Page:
"The class sold out," Cavegn says. "We offered another class. It sold out, too. The director suggested a third class. I said, 'Why not?' It sold out again. I was kind of dumbfounded. Who knew that this was a thing? There were tons of parents who don't know how to cook, or don't have the time, or don't want the mess or don't have the patience to teach children. There were all these parents who were thrilled to have the option of a cooking class for their kids."

'Trendy, popular thing right now'

Cavegn's next opportunity was almost delivered to her doorstep.

"We live across the street from a strip mall," she says. "I would sit on my porch and look at a 'For Rent' sign. I kept talking about it: 'Wouldn't this be a really crazy idea, to have a cooking school just for kids?'"

Not so crazy, maybe.

"At the same time I was teaching cooking classes, there are all these FACS (Family and Consumer Science) teachers retiring (from a field formerly known as home ec)," Cavegn says. "A lot of schools are totally eliminating the FACS classes. This is happening while kids are also seeing other kids on cooking competition shows on TV. So kids are seeing themselves on TV and they want to learn these skills. It's kind of this trendy, popular thing right now."

Her business mentor turned up the heat as Cavegn waffled on taking the next step.

"I took a weekend to finally decide," she says. "I looked at the space. I ran spreadsheets. I sat down with my husband. I said, 'I think we can do this.' So we did."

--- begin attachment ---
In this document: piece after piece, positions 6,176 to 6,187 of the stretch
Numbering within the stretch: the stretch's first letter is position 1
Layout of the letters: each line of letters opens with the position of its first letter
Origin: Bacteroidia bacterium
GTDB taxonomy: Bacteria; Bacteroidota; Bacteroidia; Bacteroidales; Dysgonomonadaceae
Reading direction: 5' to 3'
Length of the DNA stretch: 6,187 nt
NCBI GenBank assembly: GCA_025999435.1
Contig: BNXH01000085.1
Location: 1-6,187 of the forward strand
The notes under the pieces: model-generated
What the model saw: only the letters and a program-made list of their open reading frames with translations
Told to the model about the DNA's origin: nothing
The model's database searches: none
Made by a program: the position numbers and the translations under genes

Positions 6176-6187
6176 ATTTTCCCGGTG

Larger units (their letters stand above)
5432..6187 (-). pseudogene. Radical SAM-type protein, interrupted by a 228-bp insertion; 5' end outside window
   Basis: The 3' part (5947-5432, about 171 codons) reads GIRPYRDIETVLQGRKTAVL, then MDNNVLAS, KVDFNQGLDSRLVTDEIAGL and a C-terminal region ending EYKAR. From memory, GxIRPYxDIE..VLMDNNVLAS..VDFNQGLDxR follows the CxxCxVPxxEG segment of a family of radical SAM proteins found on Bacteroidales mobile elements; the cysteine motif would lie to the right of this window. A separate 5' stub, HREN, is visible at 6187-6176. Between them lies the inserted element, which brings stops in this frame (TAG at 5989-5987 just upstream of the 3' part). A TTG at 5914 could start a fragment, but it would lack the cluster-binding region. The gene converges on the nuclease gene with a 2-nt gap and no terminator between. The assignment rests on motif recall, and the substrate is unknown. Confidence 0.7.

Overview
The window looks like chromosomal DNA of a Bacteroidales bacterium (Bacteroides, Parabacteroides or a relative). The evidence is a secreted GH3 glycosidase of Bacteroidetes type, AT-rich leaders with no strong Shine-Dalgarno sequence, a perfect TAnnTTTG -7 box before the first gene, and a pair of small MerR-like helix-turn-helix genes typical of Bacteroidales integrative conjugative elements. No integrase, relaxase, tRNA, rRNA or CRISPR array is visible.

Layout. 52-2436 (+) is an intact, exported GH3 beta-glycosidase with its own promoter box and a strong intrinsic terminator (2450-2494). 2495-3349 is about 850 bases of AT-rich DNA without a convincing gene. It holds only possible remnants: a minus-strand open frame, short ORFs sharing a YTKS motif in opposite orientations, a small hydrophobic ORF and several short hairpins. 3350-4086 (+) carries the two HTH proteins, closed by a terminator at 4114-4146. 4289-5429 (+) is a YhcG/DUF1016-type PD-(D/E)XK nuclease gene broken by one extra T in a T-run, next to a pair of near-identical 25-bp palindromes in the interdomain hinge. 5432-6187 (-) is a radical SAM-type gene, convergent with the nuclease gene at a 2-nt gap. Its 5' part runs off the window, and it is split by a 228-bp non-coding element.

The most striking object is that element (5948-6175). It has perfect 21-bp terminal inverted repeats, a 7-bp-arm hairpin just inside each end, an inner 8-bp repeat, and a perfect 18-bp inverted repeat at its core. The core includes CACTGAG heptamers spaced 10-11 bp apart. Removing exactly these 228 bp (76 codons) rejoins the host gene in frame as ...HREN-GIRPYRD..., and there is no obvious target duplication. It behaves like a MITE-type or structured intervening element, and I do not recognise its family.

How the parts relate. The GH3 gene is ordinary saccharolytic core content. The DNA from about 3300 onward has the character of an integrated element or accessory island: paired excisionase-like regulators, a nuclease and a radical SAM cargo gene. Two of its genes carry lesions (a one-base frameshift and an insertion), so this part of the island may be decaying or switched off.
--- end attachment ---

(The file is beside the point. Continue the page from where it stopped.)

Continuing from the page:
The Kids Cooking School, which opened in 2017, is a confection of a place. There are jars of rainbow sprinkles and gummy worms and caramels; there are whimsical cake plates, created from gluing colorful plates or trays to offbeat bases like tall drinking glasses or pretty candle holders; there are posters of ice cream flavors; there are burgundy-hued KitchenAid mixers; there are cookbooks with titles like "Cooking Wizardry for Kids" and "Homemade Patisserie." It's a big space, with eight kid stations and two demonstration stations, but classes are limited to two kids per station so that the learning can be hands-on.

This is not the only kids' cooking school in the metro, or the only venue for kids' cooking classes, but Cavegn believes her nonprofit status is unique.

"I wanted to open as a nonprofit because we want to be able to apply for grants for kids who can't afford to pay the tuition fees," she says.

Learning to cook this way can certainly be pricey: Although individual classes start at $25, the all-day summer camps — which run Mondays through Thursdays — range from $189 for a half day to $399 for full days.

"It's all fresh food, so that costs more," says Cavegn.

The school also offers more deeply discounted online classes, which will pick up again this fall and are designed for the older student (at press time, the price was still to be determined).

'This is something she'll be able to do her whole life'

Katie Hogan of Centerville smiled as she watched her 8-year-old daughter, Monroe, finish up making a "chalkboard" cake on a recent summer afternoon at the cooking school. Monroe and her 6-year-old cousin, Amelia Zenk of Inver Grove Heights, had spent the week creating savory options like tomato galettes as well as turning marshmallows into from-scratch fondant — a skill many adults don't have in their repertoire.

"We wanted her to do something this summer, but she doesn't like softball or soccer," Hogan says. "This is something she'll be able to do her whole life."

Monroe, who took a break from baking at one point to play patty-cake with her cousin, was still smiling at the end of the six-hour bake-a-thon

"It's really fun!" said Monroe. "I love cooking."